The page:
04/28/05 — Mt. Olive airport extension study needed

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Mt. Olive airport extension study needed

By Bonnie Edwards
Published in News on April 28, 2005 1:46 PM

MOUNT OLIVE --The Mount Olive Airport Committee will find out how much it will cost to have an engineer compare options for extending the airport runway.

The new study will help the committee choose in which direction to add another 700 feet to the runway to reach the 5,000 feet necessary to accommodate larger jets.

An original plan to go north by closing Kelly Springs Road, which borders the northern end of the airport, ran into opposition. Joe Wilson, a farmer who has fields that would be split in half by the closing of the road, asked the committee in March to rethink closing it. Wednesday morning, the airport committee voted to have engineers gather data to reassess the possibility of going south.

"You're going to shift all this stuff on us to get it off the town. I understand that," Wilson said Wednesday about the original plan. "I just can't see why you don't look at the other end."

The southern extension posed problems, committee member and town manager Ray McDonald Jr. said. He said much of the master plan was developed from an environmental impact study that found several reasons for extending the rest of the runway north rather than south.

McDonald said the alternative recommended by the engineers lessened the social impact, minimized airspace conflicts, was best for drainage and had less effect on animal habitats. The proposal also took less farmland out of operation and would not require relocating homes like the southern extension would. Two houses might have to be moved, and a radio station tower would also be in the way if the runway were expanded to the south.

"You're never going to make everybody happy," McDonald said.

A new environmental impact study would have to be done before the airport committee could choose between the options. The engineers did an environmental assessment only on the option recommended, which extended the runway 150 feet south and another 1,250 north. The proposal included two ways to deal with Kelly Springs Road -- reroute it, which the state Aviation Division said it would not pay for, or close it, which the Wayne Transportation Committee favored.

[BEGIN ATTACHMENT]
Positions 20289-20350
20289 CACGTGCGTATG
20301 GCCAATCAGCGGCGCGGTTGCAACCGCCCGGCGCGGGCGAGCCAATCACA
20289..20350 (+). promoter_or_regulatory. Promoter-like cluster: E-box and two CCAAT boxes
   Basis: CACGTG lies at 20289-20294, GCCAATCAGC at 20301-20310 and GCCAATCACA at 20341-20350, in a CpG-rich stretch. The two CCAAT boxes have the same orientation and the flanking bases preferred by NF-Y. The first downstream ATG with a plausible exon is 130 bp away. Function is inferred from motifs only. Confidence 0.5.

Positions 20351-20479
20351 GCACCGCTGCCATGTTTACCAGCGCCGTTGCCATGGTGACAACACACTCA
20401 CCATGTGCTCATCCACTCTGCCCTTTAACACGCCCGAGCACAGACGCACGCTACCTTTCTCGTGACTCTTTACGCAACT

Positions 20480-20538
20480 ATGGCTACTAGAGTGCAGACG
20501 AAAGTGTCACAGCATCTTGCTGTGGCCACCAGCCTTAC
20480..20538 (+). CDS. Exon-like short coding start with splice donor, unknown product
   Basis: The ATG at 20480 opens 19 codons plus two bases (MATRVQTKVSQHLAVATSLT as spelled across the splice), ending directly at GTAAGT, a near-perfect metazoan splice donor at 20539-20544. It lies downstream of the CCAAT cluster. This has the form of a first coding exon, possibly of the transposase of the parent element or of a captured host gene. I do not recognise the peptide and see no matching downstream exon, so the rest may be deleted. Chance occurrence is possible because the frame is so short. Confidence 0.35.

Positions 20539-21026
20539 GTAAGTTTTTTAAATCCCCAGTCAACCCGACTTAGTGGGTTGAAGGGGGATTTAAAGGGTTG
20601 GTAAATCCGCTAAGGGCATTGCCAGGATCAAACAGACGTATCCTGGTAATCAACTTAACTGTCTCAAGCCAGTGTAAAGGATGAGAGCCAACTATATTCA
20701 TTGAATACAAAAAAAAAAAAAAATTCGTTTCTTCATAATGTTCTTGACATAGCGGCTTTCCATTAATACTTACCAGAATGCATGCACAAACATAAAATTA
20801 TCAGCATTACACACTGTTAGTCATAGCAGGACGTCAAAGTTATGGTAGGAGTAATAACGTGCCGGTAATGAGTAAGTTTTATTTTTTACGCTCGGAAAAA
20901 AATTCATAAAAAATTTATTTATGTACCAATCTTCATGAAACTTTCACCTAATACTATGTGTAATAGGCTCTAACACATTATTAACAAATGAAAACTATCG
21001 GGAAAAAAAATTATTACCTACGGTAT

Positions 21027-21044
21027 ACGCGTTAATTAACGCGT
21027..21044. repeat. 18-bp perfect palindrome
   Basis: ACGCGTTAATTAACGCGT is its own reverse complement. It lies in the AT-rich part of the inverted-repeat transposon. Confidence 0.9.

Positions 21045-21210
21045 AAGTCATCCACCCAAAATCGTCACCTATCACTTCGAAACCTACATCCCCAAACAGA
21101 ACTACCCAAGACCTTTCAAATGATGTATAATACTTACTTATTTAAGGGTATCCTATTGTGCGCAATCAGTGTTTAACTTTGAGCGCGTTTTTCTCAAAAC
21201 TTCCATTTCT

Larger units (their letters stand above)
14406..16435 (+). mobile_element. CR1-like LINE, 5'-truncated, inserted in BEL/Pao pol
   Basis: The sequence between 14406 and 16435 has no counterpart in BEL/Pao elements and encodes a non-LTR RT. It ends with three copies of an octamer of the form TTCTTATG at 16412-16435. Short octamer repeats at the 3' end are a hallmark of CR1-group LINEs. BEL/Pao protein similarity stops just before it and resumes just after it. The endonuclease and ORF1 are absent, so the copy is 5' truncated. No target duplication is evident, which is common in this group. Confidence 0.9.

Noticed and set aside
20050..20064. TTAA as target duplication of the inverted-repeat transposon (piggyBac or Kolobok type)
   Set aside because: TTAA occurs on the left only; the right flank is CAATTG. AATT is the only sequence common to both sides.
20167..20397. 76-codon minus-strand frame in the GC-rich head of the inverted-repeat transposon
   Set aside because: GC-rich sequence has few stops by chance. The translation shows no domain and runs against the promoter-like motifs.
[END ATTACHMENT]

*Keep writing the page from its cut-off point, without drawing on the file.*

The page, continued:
McDonald said a new traffic count would have to be done on Kelly Springs and Northeast Church roads before Kelly Springs could be closed. He said the master plan showed a traffic count was last performed in October 2003. The Kelly Springs count was 700 cars per day, while Northeast Church Road handled 2,300.

The airport committee had been reluctant to have the engineering consultant, Talbert and Bright, conduct another study. The consultant told them it would cost $9,800 to study the issue again and another $2,000 to find out what approaches the pilots would have to take to land coming in from the south.

The airport has about $33,000 left in federal grant money allocated for the runway extension.

The Duplin County Municipal Airport was in the same situation several years ago, said committee member George Futrelle, who manages the facility.

"We wrung our hands, having to pay engineers," he said.

"Remember the master plan. We ended up with doing it for half the original quote," McDonald said. He and Town Clerk Arlene Talton did much of the work and ended up saving $15,000, he added.